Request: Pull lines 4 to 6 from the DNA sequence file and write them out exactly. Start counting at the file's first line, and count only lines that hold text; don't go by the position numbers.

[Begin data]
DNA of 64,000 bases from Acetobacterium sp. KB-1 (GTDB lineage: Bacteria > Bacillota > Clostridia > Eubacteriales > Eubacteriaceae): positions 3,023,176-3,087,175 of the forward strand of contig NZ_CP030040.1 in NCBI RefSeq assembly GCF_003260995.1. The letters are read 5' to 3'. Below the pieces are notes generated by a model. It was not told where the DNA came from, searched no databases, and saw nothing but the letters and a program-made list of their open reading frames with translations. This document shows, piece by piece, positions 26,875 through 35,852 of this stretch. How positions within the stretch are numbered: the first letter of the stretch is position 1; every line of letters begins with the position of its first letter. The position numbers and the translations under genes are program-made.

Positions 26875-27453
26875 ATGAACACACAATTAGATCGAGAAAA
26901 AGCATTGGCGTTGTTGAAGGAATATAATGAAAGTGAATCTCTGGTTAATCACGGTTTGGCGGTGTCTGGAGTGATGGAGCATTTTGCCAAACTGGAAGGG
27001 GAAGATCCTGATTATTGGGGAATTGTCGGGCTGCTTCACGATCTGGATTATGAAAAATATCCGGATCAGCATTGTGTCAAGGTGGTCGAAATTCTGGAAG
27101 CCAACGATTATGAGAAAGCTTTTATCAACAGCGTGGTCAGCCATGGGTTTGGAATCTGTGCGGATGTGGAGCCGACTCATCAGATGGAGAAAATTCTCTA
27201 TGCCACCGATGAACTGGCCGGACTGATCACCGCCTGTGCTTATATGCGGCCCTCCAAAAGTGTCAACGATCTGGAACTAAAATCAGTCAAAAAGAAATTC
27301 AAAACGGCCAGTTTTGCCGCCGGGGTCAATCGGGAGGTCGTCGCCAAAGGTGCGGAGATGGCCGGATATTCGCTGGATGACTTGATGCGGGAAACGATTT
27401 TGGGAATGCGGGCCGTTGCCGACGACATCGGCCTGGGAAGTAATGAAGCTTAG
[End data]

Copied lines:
26901 AGCATTGGCGTTGTTGAAGGAATATAATGAAAGTGAATCTCTGGTTAATCACGGTTTGGCGGTGTCTGGAGTGATGGAGCATTTTGCCAAACTGGAAGGG
27001 GAAGATCCTGATTATTGGGGAATTGTCGGGCTGCTTCACGATCTGGATTATGAAAAATATCCGGATCAGCATTGTGTCAAGGTGGTCGAAATTCTGGAAG
27101 CCAACGATTATGAGAAAGCTTTTATCAACAGCGTGGTCAGCCATGGGTTTGGAATCTGTGCGGATGTGGAGCCGACTCATCAGATGGAGAAAATTCTCTA